We gathered that a number of Commonwealth governments are reportedly planning to nominate Queen Elizabeth II for the Nobel Peace Prize. Campaigners have said that the Queen should get the Nobel Peace Prize for her decades of service to humanity.
Some politicians who are supporting this cause are Labour MP Frank Field and ex-Tory minister Lord Howell. The issue is set to be discussed on the margins at the Commonwealth Heads of Government meeting held in London next week. According to our source,
“It is being discussed by different high commissioners. They want to nominate her for what she has done for the Commonwealth.”
They said there was a formal nomination process, adding:
“If someone nominates her and she is successful, I think the whole country would be thrilled to bits and consider her fully deserving.”
A minister said that there is private support for the initiative inside the Government.
“It is a lovely idea and it would be great if it happens.”
Mr Field said:
“I think it is a rather good idea. If she is not going to get it on that record — given the special nature of the Commonwealth, which could be such a force for peaceful change — then who would?”
The veteran Labour politician is also behind the Queen’s Commonwealth Canopy, which is an initiative to preserve forests in Commonwealth countries. He said that the Queen deserved the prize for her ‘determined diplomacy in keeping the Commonwealth alive and functioning’. He said:
“British politicians do not understand the value of the Commonwealth. We have only grasped a small amount of what its potential is.”
The former foreign office minister and president of the Royal Commonwealth Society, Lord Howell of Guildford said:
“I think it is a good idea.”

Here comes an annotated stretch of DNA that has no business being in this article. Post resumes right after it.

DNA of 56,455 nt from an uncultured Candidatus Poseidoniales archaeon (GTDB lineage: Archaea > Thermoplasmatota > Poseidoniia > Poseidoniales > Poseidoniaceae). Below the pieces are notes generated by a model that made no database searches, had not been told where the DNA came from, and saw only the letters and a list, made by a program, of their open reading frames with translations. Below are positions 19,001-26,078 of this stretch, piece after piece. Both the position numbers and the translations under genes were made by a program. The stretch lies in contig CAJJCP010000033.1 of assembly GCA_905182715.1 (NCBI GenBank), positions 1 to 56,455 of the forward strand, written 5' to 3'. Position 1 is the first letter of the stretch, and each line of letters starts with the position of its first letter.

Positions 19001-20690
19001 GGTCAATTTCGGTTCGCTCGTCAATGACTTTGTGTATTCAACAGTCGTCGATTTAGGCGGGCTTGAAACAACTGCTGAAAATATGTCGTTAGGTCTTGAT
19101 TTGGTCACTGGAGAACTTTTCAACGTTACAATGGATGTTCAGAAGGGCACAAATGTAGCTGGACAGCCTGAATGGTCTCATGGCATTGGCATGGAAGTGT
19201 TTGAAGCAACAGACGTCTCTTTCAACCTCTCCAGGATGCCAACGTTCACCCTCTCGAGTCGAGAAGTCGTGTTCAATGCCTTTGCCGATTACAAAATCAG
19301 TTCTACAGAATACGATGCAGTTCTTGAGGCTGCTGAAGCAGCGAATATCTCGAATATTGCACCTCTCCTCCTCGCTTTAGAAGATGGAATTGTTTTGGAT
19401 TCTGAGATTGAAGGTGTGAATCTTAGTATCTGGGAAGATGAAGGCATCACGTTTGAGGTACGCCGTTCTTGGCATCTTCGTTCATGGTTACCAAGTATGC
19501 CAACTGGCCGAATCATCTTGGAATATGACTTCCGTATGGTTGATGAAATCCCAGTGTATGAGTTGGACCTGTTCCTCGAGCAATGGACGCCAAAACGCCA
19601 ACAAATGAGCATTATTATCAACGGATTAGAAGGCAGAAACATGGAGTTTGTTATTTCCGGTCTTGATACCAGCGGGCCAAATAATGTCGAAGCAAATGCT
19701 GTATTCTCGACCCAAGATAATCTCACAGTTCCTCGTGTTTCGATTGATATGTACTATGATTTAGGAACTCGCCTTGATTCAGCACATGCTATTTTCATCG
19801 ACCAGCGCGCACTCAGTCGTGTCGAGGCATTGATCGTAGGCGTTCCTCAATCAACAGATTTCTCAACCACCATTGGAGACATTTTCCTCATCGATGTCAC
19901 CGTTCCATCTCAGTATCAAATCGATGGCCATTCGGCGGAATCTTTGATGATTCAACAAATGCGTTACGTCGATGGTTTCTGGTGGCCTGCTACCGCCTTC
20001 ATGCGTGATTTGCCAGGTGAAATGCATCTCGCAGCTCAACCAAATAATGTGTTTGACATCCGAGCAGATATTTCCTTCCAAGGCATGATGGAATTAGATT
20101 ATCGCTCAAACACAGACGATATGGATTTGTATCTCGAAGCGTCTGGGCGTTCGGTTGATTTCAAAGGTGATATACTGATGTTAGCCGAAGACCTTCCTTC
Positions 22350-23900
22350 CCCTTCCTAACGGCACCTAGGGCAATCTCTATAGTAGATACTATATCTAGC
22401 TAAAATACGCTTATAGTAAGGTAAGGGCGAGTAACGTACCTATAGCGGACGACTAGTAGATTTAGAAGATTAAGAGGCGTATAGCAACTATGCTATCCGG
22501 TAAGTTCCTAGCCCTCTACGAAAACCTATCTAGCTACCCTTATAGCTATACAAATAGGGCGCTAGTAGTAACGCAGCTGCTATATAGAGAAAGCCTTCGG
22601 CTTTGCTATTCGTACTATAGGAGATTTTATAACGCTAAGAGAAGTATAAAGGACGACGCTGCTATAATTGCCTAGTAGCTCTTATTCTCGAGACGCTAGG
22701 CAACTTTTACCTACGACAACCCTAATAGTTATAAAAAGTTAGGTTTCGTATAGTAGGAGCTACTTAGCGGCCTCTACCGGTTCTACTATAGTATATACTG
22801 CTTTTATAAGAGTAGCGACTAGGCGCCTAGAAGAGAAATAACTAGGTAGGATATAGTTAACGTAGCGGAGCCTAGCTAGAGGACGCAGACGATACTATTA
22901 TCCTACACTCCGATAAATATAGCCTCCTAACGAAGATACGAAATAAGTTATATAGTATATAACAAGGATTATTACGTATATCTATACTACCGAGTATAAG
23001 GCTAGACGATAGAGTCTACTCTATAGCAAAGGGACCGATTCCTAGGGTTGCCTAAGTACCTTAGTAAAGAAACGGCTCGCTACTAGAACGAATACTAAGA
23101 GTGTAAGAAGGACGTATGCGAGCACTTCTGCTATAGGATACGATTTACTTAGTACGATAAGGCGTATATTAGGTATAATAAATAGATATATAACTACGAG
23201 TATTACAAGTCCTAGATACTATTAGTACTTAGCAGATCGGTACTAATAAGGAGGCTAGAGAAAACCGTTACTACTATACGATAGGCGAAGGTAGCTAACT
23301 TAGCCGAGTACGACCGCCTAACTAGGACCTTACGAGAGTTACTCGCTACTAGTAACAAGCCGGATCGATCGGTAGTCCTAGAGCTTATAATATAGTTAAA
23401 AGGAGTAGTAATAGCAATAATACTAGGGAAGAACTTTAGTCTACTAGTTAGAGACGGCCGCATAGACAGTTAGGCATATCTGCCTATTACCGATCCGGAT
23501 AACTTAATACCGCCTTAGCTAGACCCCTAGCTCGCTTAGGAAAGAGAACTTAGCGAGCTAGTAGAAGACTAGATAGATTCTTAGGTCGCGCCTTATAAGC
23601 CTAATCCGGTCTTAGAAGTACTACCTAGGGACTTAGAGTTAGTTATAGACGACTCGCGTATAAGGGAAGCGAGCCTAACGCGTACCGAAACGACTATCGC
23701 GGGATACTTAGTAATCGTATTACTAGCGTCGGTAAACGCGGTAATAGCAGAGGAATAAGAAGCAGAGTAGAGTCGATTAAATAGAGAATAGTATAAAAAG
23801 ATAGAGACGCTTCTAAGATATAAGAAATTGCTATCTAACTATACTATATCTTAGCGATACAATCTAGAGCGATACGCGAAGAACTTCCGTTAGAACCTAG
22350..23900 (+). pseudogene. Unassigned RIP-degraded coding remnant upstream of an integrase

However, the historian, Richard Drayton said it is ‘an absurd idea’, adding:
“But I suppose given that the peace prize has been given to Kissinger after Cambodia and Obama before he did anything, the bar has been set low.”
The yearly awarded prize is given to the person judged to ‘have done the most or the best work for fraternity between nations, for the abolition or reduction of standing armies and for the holding and promotion of peace congresses’.
This year, it went to the International Campaign to Abolish Nuclear Weapons, for their ‘work to draw attention to the catastrophic humanitarian consequences of any use of nuclear weapons and for its ground-breaking efforts to achieve a treaty-based prohibition of such weapons’.
It can be recalled that it has been awarded to four US Presidents, including Barack Obama in 2009 for his work to ‘strengthen international diplomacy’ – just days into his tenure in the White House.
If she would be put forward, then the Queen would not be the first member of the Royals to be nominated, as President Kaunda of Zambia nominated Princess Anne for her work leading Save the Children in 1990.